Shares in the London Stock Exchange Group (LSE) plunged in London trading Wednesday after two of Italy's largest banks, Unicredit and Intesa Sanpaolo, confirmed sales of their combined stake in Europe's biggest bourse.
LSE shares fell by nearly 8 percent at 0800 GMT, to 942.0 pence.
In two separate statements, Unicredit which owns 6.1 percent and Intesa which owns 5.4 percent, said they have sold their combined stake to institutional investors in a bid to boost capital through shedding non-core assets.
Intesa said it has sold 14.5 million existing ordinary shares in the LSE at a price of 960 pence per ordinary share in an accelerated bookbuilt offering, worth £139.3m, which will represent "a positive contribution to consolidated net income for Intesa Sanpaolo S.p.A. of approximately €105m."
Unicredit said in a statement that the "Placing" comprises an offer of 16.6 million existing ordinary shares but did not disclose a price per share in its statement.
However, the banks are reportedly offering their shares at between 960 pence and 1,000.0 per share, according to a term sheet for the deal seen by Reuters.
"That is a discount of between 1.7 percent and 5.6 percent to Tuesday's closing share price of 1,017.0p," said the media report.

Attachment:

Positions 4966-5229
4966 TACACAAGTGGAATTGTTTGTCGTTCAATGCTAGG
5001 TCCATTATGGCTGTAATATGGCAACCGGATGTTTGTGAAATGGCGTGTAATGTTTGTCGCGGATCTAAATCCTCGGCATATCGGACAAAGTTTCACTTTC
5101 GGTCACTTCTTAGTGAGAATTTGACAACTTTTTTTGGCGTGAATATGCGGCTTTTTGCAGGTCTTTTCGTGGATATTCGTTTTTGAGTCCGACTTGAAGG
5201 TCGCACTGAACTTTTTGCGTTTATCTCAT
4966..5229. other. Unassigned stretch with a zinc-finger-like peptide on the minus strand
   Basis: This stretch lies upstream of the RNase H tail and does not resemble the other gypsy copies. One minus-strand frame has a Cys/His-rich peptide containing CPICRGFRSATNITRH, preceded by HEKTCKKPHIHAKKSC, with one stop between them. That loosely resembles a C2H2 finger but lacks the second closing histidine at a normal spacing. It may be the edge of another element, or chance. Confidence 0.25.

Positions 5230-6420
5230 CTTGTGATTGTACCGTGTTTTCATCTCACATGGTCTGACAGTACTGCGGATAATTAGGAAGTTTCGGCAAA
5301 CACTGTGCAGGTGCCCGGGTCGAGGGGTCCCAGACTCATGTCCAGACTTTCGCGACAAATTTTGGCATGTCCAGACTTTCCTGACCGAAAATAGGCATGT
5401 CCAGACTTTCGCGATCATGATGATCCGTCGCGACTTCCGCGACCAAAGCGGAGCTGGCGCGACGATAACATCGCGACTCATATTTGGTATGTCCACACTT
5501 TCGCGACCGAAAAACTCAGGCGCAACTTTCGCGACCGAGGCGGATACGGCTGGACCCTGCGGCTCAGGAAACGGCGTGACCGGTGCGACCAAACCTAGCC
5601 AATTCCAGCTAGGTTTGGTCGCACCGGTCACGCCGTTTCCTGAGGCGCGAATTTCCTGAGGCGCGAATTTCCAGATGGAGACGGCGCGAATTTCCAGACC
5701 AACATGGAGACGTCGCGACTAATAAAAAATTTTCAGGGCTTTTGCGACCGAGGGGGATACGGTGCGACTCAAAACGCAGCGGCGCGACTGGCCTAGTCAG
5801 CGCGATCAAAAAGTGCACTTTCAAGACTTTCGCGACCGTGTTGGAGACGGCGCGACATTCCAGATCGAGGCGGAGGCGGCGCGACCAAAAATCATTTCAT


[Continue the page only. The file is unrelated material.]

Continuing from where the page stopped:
Unicredit and Intesa Saopaolo confirmed Morgan Stanley has been appointed to act as Bookrunner for the placing, while Banca IMI and UniCredit Bank, London Branch are acting as passive joint-bookrunners for the placing.
With Unicredit and Intesa selling their stakes, the LSE's leading investors are now Borse Dubai , with 20.6 percent and the Qatar Investment Authority with 15.1 percent.
The move by the Italian banks to sell their stakes, follows an increase in intensity over banks capital requirements.
Various rules and recommendations have forced banks to shore up balance sheets, which has led to many shedding non-core or risky assets.
According to the the European Banking Authority's (EBA) formal Recommendation and the final figures, related to banks' recapitalisation needs in December last year, the EBA said that Unicredit had a €7.9bn shortfall in capital, which is intended to be used as a cash cushion "to address the current situation in the European Union by restoring stability and confidence in the markets."
The EBA said Intesa does not have a shortfall in capital.
In addition, European banks face added pressure to shore up capital. Basel III rules that the minimum requirement for banks' tier-one capital ratio (ratio of equity capital to risk-weighted assets [RWA]) has been raised from 2 percent to 4.5 percent. Effective as of 2019, lenders will also need to add a "conservation buffer" of 2.5 percent, meaning banks must hold a total core capital equal to 7 percent of their RWA.